By Arthur Schwartz

Polly Trottenberg, New York City’s most arrogant Department of Transportation Commissioner since Robert Moses, stood on 14th Street on the morning of October 4th and declared the Busway a total success. The Busway, which has turned 14th Street into an urban oddity, sees buses come through once every 10 minutes during rush hour and once every 15 minutes after rush hour, and is otherwise free of vehicles, except for a truck here and there and the occasional ambulance.

But on many of the streets parallel to 14th Street to the north and south (but especially to the north), and on Fourth, Fifth, Sixth, and Seventh Avenues, traffic is worse than ever. Twelfth Street, between Seventh Avenue and Sixth Avenue and west of Fifth Avenue, is clogged much of the day, often with trucks looking to turn north on Sixth Avenue or onto Third Avenue. Fifteenth, 16th, 17th, 18th, 19th, and 20th Streets, which already had bad traffic, are clogged much of the day, with traffic backed up onto the Avenues. The only reason there is some movement is the array of 40 (yes, 40!) Traffic Agents working 6am to 10pm directing traffic.

Yes, buses are moving faster, partly due to the lack of cars, partly due to the turn restrictions, partly due to off-board ticketing, and partly due to the reduction of bus stops on the M14 and M14B lines. And Commissioner Polly is going to tout studies—by not-independent contractors—saying that overall, traffic numbers on the side streets aren’t “so bad.” It is unlikely that she will talk about the diminished bus speeds on Seventh, Sixth, Fifth, and Fourth Avenues, or about what will happen when the City stops spending $50,000 per week on extra Traffic Agents.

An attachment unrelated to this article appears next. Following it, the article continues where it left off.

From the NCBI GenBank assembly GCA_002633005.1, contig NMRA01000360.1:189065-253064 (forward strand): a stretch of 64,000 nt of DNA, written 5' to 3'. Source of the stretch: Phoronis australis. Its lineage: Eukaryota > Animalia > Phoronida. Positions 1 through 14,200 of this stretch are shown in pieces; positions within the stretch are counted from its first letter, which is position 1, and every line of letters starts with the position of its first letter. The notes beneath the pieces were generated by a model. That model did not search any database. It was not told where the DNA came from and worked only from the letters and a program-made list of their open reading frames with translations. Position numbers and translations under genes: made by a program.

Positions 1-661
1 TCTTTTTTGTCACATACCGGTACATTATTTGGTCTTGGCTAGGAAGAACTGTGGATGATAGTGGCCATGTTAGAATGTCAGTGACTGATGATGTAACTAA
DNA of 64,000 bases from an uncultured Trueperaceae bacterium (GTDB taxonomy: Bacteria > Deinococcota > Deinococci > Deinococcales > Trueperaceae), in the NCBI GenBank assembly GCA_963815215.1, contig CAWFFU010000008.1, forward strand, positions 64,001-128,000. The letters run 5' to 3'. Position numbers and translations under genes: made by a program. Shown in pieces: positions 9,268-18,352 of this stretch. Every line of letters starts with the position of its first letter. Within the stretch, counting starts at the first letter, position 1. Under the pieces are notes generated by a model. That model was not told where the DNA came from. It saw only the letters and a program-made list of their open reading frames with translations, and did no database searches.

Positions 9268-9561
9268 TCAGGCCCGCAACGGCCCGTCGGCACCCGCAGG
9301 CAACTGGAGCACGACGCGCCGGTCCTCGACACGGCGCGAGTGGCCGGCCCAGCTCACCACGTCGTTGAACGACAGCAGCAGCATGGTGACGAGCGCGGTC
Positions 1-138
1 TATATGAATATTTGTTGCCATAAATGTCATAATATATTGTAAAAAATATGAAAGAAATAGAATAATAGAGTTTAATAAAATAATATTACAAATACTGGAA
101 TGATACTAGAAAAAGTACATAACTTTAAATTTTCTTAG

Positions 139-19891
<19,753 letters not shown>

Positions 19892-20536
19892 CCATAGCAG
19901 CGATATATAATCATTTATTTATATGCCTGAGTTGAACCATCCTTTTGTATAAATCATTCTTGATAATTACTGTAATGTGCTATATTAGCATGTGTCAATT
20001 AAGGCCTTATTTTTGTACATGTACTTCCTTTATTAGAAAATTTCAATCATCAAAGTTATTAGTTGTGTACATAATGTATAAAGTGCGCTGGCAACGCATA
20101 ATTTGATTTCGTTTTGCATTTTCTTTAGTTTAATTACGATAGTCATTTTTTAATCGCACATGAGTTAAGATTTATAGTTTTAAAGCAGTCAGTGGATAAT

To those of us who fought and continue to fight the arrogant display of force utilized by Trottenberg, who could have achieved similar results with less pain, the issue has never been bus speeds. Yes we want faster buses, but we also want our streets to cease being major crosstown thoroughfares. We have always wanted reasoned, careful study, with neighborhood input—real input, not sugar-coated input. The 18 Block Associations I represent, which will be arguing an appeal in January, think that is the way a city ought to run. And next time we elect people to office, we should make sure that it is.

Arthur Schwartz is the Democratic District Leader for Greenwich Village and counsel to Petitioners in Council of Chelsea Block Associations v. Trottenberg.

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